Which is the by God American Heart Association, after all. They should know, right? If I follow their recommendations, I’ll never get sued for malpractice, thinks our busy doc. And, sadly, he/she is correct. If one of our doctor’s patients has a heart attack, and the doc can show on the patient’s chart that said patient was informed to reduce saturated fat and replace it with polyunsaturated fat as per the recommendations of the AHA, what court would convict? Especially if a statin were thrown in for good measure. That’s following the accepted protocol.
If, on the other hand, our doc had noted in the patient’s chart that it was okay to eat saturated fat and avoid polyunsaturated fat (which is what I would tell my patients), and the patient has a heart attack and sues, the doc is toast.
So, the path of least resistance (and legal safety) is to follow the crowd, not to think critically.
Plus, our busy doc is really too occupied to actually think. He/she just reacts: “I knew saturated fat was bad all along.”
But what happens if someone does actually think?
Well, Gary Taubes wrote a piece in response to this AHA idiocy that should – but won’t – be read by every doctor who is in a position to make nutritional recommendations.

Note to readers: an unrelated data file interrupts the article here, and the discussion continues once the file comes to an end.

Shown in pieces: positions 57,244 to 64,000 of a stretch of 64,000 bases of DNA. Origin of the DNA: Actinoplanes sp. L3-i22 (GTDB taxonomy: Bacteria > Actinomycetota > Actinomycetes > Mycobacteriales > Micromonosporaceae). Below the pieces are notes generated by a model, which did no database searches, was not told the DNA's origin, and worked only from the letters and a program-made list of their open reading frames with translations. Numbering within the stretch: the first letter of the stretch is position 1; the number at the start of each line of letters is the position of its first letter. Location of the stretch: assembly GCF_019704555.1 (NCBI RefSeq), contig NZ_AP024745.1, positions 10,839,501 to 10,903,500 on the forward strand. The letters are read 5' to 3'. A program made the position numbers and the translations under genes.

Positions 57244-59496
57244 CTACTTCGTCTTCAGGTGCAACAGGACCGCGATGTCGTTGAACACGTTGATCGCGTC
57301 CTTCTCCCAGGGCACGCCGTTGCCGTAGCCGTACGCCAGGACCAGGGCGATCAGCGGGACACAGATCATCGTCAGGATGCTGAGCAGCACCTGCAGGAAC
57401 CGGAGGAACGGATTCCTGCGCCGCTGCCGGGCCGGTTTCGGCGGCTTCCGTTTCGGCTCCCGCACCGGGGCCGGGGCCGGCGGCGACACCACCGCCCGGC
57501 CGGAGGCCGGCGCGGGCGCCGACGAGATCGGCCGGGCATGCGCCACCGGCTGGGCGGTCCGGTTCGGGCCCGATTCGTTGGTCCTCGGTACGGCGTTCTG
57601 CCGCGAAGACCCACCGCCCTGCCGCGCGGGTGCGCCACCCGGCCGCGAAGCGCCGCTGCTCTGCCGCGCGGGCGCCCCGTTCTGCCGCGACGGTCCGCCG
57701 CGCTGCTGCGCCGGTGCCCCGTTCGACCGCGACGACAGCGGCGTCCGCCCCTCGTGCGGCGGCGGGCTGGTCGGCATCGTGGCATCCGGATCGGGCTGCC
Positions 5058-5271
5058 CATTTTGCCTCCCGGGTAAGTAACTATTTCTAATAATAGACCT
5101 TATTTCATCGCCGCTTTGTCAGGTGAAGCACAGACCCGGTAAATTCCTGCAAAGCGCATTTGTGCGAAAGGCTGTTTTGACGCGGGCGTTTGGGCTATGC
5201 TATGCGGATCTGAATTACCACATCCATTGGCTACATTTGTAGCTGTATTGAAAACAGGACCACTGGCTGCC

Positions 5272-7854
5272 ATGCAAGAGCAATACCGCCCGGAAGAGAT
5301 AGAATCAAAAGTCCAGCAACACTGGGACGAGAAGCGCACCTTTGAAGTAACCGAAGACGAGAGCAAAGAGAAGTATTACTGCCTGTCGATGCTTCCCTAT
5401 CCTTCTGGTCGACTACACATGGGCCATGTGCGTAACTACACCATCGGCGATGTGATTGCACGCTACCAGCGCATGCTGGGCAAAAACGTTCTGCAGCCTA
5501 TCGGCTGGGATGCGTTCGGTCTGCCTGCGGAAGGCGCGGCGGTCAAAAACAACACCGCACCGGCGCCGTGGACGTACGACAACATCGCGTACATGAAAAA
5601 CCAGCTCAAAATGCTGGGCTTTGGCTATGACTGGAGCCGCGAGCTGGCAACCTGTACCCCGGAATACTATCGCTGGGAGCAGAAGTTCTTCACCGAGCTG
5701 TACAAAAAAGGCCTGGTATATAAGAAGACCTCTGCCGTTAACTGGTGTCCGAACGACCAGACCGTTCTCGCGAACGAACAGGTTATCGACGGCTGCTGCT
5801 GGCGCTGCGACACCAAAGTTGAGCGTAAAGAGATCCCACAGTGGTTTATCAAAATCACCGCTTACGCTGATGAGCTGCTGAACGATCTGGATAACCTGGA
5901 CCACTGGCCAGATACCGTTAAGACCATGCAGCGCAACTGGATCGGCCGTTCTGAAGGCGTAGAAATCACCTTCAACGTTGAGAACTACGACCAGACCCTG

In good science … cognitive bias is addressed … by deciding in advance of looking at the evidence (or doing a trial) what criteria will be used to judge the worth of the evidence (the results of the trial) without knowledge of whether that evidence supports our hypotheses. This is one reason why clinical trials are done double blind, and the data analyzed by researchers who are blinded to whether the subjects were interventions or controls, such that the biases of the investigators (or even the subjects) don’t bias the interpretation of the results.
For whatever reason, when it comes to heart disease and dietary fat, the investigators whom the American Heart Association chooses to determine what we should or should not eat have never been believers in this kind of, well, scientific methodology. This was the general conclusion of my first investigation into the dietary fat story going on 20 years ago for the journal Science. I’d like to say the situation has improved, but clearly it hasn’t. The latest Presidential Advisory from the AHA on saturated fat is the AHA’s expert authorities – what Inspector Renaud in Casablanca would have called “the usual suspects” – reiterating that they were right fifty years ago, and they were right 20 years ago, and they’re still right. And the techniques they used to come to those conclusions can be used again and again until someone stops them. Which is unlikely to happen.